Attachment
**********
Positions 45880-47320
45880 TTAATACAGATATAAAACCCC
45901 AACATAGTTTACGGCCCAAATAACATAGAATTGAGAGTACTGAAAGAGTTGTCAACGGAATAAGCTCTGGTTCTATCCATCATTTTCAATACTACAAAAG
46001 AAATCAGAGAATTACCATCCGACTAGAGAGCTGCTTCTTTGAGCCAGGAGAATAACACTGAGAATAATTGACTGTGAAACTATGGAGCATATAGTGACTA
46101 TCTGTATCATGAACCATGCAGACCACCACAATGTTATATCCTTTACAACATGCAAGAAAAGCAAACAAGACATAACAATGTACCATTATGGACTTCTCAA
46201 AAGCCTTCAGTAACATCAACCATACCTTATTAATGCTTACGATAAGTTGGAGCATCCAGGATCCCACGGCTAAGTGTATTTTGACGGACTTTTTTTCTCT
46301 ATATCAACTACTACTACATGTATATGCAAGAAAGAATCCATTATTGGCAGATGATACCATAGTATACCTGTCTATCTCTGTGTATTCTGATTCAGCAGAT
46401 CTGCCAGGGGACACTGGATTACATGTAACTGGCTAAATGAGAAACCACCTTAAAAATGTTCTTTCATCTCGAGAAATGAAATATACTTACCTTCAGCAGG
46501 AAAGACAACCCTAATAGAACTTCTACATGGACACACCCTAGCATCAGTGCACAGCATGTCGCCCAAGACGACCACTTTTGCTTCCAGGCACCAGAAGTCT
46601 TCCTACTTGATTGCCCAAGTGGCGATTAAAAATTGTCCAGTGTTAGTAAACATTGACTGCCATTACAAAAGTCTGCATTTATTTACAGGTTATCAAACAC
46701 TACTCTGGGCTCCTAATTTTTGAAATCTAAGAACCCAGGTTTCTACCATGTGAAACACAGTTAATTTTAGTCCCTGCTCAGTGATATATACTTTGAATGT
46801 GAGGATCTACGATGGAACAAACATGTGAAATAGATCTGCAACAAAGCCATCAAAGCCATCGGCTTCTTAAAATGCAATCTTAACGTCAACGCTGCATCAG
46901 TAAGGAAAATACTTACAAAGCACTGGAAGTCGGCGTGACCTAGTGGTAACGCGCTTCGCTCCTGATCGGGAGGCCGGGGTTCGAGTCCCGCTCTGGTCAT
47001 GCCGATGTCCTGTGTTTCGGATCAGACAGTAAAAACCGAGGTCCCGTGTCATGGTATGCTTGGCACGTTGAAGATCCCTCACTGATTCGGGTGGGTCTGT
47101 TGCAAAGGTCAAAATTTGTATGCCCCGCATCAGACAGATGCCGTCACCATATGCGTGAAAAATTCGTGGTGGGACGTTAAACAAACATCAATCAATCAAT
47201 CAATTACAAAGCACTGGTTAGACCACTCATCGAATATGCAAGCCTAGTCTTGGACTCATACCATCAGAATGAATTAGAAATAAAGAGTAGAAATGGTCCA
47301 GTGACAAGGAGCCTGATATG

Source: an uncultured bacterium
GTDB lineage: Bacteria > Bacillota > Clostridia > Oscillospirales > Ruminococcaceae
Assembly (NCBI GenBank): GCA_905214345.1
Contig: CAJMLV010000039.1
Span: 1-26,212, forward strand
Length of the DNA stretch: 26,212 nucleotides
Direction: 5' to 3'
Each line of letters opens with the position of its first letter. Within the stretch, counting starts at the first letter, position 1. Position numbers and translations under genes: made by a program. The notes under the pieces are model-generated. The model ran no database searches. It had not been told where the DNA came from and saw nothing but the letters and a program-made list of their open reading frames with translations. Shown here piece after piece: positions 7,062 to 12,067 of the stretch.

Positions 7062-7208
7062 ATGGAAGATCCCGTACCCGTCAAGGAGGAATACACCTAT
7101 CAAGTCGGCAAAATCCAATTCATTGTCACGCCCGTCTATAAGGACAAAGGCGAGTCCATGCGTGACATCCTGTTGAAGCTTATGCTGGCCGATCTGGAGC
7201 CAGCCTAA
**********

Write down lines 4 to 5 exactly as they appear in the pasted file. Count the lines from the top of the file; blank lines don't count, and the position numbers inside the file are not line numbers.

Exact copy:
46001 AAATCAGAGAATTACCATCCGACTAGAGAGCTGCTTCTTTGAGCCAGGAGAATAACACTGAGAATAATTGACTGTGAAACTATGGAGCATATAGTGACTA
46101 TCTGTATCATGAACCATGCAGACCACCACAATGTTATATCCTTTACAACATGCAAGAAAAGCAAACAAGACATAACAATGTACCATTATGGACTTCTCAA